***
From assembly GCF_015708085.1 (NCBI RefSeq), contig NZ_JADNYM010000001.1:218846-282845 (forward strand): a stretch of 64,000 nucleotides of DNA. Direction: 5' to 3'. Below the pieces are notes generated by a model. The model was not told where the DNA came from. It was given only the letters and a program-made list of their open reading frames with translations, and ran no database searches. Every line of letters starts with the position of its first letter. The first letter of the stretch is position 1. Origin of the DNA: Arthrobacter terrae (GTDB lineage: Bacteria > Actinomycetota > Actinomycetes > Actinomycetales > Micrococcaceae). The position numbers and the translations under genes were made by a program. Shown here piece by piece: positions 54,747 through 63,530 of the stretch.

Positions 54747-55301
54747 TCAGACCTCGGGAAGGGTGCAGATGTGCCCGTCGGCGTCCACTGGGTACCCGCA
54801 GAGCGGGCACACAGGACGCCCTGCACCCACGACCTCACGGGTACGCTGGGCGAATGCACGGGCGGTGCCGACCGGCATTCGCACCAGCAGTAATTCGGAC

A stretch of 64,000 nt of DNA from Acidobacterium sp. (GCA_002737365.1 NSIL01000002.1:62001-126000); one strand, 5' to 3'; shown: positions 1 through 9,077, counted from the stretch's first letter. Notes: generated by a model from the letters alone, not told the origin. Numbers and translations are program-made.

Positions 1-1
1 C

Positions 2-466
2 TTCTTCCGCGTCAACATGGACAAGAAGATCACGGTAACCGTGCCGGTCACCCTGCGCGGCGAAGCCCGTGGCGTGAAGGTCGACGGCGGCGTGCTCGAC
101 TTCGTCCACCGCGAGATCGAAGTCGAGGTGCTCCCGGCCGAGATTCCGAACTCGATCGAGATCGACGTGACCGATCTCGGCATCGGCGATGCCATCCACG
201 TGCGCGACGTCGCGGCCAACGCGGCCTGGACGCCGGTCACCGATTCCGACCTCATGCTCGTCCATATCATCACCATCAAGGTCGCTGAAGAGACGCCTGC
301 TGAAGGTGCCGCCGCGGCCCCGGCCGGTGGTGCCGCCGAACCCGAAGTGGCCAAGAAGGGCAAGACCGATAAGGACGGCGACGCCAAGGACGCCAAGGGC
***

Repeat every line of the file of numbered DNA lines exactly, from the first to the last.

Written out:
From assembly GCF_015708085.1 (NCBI RefSeq), contig NZ_JADNYM010000001.1:218846-282845 (forward strand): a stretch of 64,000 nucleotides of DNA. Direction: 5' to 3'. Below the pieces are notes generated by a model. The model was not told where the DNA came from. It was given only the letters and a program-made list of their open reading frames with translations, and ran no database searches. Every line of letters starts with the position of its first letter. The first letter of the stretch is position 1. Origin of the DNA: Arthrobacter terrae (GTDB lineage: Bacteria > Actinomycetota > Actinomycetes > Actinomycetales > Micrococcaceae). The position numbers and the translations under genes were made by a program. Shown here piece by piece: positions 54,747 through 63,530 of the stretch.

Positions 54747-55301
54747 TCAGACCTCGGGAAGGGTGCAGATGTGCCCGTCGGCGTCCACTGGGTACCCGCA
54801 GAGCGGGCACACAGGACGCCCTGCACCCACGACCTCACGGGTACGCTGGGCGAATGCACGGGCGGTGCCGACCGGCATTCGCACCAGCAGTAATTCGGAC

A stretch of 64,000 nt of DNA from Acidobacterium sp. (GCA_002737365.1 NSIL01000002.1:62001-126000); one strand, 5' to 3'; shown: positions 1 through 9,077, counted from the stretch's first letter. Notes: generated by a model from the letters alone, not told the origin. Numbers and translations are program-made.

Positions 1-1
1 C

Positions 2-466
2 TTCTTCCGCGTCAACATGGACAAGAAGATCACGGTAACCGTGCCGGTCACCCTGCGCGGCGAAGCCCGTGGCGTGAAGGTCGACGGCGGCGTGCTCGAC
101 TTCGTCCACCGCGAGATCGAAGTCGAGGTGCTCCCGGCCGAGATTCCGAACTCGATCGAGATCGACGTGACCGATCTCGGCATCGGCGATGCCATCCACG
201 TGCGCGACGTCGCGGCCAACGCGGCCTGGACGCCGGTCACCGATTCCGACCTCATGCTCGTCCATATCATCACCATCAAGGTCGCTGAAGAGACGCCTGC
301 TGAAGGTGCCGCCGCGGCCCCGGCCGGTGGTGCCGCCGAACCCGAAGTGGCCAAGAAGGGCAAGACCGATAAGGACGGCGACGCCAAGGACGCCAAGGGC